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Item number three on our list of Seven Faith Practices is “read and study the Bible.”   Each week we, as a congregation, will be reading one chapter from a book of the Bible.  Currently, we are reading from the book of Psalms. 

We will continue with our “one chapter per week” schedule.  I hope you will consider joining us as we practice our faith!  

The reading schedule is listed below.


Faith Practice #3 Reading Schedule...

for the week starting…

(Book 1)

April 12 – Psalm 1

April 19 – Psalm 2

April 26 – Psalm 3

May 3 – Psalm 4

May 10 – Psalm 5

May 17 – Psalm 6

May 24 – Psalm 7

May 31 – Psalm 8

June 7 – Psalm 9

June 14 – Psalm 10

June 21 – Psalm 11

June 28 – Psalm 12

July 5 – Psalm 13

July 12 – Psalm 14

July 19 – Psalm 15

July 26 – Psalm 16

August 2 – Psalm 17

August 9 – Psalm 18

August 16 – Psalm 19

August 23 – Psalm 20

August 30 – Psalm 21

September 6 – Psalm 22

September 13 – Psalm 23

September 20 – Psalm 24

September 27 – Psalm 25

October 4 – Psalm 26

October 11 – Psalm 27

October 18 – Psalm 28

October 25 – Psalm 29

November 1 – Psalm 30

November 8 – Psalm 31

November 15 – Psalm 32

November 22 – Psalm 33

November 29 – Psalm 34

December 6 – Psalm 35

December 13 – Psalm 36

December 20 – Psalm 37

December 27 – Psalm 38

January 3 – Psalm 39

January 10 – Psalm 40

January 17 – Psalm 41


The Book of Psalms, which is generally believed to be the most widely read of all the books in the Old Testament, is part hymnbook, part prayer book, part wisdom literature, and part anthology of poems that express the religious feelings of the Israelites throughout the various periods of their national history. The subject matter of the Psalms is astonishingly broad. On one hand, it proclaims praise and prayer for God Most High (Psalm 50:14), and on the other, it embraces human experience as intimate as lamenting a lost mother (Psalm 35:14). The Book of Psalms has a special significance for understanding the religious life of ancient Israel. The prophets and scribes provide some insight concerning what the Hebrews thought, but the psalms give the clearest indication of what the Hebrews felt. Here, we find a revelation of the hopes, the joys, the sorrows, the loyalties, the doubts, and the aspirations of the human heart.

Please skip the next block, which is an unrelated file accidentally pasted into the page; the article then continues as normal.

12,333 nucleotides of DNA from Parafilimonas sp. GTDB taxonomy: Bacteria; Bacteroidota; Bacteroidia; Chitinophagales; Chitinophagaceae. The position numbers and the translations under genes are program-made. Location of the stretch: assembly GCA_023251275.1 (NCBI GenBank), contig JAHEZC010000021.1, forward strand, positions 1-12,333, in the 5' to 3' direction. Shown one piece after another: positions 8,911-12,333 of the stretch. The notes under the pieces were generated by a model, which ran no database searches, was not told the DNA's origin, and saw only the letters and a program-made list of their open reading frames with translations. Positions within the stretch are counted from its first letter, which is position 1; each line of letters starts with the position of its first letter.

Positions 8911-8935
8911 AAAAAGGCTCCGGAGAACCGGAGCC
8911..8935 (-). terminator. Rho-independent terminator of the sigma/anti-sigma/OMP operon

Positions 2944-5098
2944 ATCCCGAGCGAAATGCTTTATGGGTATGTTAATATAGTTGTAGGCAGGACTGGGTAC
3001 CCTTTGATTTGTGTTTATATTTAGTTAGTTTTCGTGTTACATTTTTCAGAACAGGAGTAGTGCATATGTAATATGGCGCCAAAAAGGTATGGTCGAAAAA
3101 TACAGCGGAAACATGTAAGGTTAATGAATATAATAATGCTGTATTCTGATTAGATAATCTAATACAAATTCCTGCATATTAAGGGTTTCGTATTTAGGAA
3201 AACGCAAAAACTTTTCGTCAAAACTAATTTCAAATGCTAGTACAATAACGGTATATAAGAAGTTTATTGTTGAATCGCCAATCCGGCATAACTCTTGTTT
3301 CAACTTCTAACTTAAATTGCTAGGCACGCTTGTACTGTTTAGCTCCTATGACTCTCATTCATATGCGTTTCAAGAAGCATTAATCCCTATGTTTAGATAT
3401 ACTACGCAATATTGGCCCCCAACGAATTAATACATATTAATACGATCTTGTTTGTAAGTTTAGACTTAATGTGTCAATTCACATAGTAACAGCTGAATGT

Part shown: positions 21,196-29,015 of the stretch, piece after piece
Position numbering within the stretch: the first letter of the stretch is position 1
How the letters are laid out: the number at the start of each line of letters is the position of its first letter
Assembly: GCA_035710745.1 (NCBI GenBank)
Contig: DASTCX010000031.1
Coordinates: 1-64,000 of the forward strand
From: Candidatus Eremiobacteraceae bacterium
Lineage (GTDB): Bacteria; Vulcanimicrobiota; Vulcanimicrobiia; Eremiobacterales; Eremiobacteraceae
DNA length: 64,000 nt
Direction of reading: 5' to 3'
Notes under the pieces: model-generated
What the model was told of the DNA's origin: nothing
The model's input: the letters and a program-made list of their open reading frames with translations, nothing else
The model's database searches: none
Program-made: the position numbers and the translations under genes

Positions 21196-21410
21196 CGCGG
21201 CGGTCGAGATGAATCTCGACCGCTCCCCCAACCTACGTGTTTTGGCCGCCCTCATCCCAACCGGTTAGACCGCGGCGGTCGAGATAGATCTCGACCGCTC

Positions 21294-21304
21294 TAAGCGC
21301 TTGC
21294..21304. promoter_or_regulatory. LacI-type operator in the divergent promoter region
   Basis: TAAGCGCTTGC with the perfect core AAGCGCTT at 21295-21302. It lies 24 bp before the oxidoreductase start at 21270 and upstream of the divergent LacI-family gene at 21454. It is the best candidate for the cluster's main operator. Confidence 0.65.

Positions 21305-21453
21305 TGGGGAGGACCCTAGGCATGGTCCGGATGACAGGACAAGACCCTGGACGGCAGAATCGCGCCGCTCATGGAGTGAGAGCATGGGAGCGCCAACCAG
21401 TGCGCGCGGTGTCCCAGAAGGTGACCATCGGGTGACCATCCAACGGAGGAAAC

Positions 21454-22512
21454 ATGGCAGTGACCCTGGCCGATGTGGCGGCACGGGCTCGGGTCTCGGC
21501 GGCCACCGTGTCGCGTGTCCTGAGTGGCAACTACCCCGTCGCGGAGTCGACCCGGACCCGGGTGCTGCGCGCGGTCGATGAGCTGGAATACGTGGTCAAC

The Psalms are of varying length (but most are pretty short) and there are a lot of them, however, we will continue with our ‘one chapter per week’ reading plan.  Over the course of the next few years (150 Psalms!), we will discuss the different types of Psalms (lament, praise, worship, royal, etc.) and the different uses for Psalms.  One suggestion is praying through the Psalms.  Augustine of Hippo said, “If the psalm prays, you pray. If the psalm laments, you lament. If the psalm exalts, you rejoice. If it hopes, you hope. If it fears, you fear. Everything written here is a mirror for us.” As you pray the Psalms, you will learn how to pray in every season, whether rejoicing with those who rejoice or mourning with those who mourn.